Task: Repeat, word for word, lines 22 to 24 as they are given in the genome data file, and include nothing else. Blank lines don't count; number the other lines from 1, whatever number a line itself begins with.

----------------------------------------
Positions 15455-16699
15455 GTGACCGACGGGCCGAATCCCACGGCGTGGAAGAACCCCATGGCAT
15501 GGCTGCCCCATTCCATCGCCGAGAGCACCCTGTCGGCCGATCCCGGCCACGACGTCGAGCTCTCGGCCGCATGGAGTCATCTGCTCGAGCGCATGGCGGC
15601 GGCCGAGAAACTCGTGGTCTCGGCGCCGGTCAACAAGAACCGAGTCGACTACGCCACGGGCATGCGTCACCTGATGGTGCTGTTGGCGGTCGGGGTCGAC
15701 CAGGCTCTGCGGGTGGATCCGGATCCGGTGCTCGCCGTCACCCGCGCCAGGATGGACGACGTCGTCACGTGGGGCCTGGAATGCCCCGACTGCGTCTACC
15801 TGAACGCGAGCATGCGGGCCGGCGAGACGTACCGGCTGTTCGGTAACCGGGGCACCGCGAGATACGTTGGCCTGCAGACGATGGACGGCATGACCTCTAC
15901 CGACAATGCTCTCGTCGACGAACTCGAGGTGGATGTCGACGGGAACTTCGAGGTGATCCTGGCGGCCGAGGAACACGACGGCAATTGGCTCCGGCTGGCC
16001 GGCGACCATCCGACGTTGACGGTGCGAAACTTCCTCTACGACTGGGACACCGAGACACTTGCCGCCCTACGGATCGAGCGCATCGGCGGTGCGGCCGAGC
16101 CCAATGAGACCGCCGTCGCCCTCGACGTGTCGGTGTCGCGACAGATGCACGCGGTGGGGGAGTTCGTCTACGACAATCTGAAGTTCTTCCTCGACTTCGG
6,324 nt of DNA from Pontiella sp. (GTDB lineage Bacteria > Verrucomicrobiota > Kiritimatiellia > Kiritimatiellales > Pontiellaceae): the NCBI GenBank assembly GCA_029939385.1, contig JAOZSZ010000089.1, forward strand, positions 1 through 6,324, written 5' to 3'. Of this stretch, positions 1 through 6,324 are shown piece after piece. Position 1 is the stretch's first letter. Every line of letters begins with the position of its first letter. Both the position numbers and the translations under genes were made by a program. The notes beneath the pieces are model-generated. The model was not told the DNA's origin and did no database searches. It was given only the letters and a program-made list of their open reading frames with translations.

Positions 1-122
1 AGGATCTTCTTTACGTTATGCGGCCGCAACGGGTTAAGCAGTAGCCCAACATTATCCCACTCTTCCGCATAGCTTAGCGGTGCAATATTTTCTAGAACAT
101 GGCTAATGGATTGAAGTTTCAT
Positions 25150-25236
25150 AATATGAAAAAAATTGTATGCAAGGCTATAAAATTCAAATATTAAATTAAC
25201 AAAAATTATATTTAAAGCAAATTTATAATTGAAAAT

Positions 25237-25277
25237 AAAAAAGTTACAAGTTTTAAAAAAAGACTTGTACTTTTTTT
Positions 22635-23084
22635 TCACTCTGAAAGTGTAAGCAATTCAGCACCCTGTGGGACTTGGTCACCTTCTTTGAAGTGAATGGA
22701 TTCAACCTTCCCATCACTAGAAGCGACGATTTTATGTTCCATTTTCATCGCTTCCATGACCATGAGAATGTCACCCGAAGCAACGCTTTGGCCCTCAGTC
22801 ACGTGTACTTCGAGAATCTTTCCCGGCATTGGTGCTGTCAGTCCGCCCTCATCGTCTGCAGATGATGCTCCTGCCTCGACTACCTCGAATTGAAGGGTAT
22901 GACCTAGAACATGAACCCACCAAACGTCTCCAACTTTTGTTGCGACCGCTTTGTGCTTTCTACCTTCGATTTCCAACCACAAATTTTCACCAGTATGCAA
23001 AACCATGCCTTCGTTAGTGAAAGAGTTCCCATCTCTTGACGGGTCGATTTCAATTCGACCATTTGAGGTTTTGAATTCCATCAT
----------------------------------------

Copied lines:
22801 ACGTGTACTTCGAGAATCTTTCCCGGCATTGGTGCTGTCAGTCCGCCCTCATCGTCTGCAGATGATGCTCCTGCCTCGACTACCTCGAATTGAAGGGTAT
22901 GACCTAGAACATGAACCCACCAAACGTCTCCAACTTTTGTTGCGACCGCTTTGTGCTTTCTACCTTCGATTTCCAACCACAAATTTTCACCAGTATGCAA
23001 AACCATGCCTTCGTTAGTGAAAGAGTTCCCATCTCTTGACGGGTCGATTTCAATTCGACCATTTGAGGTTTTGAATTCCATCAT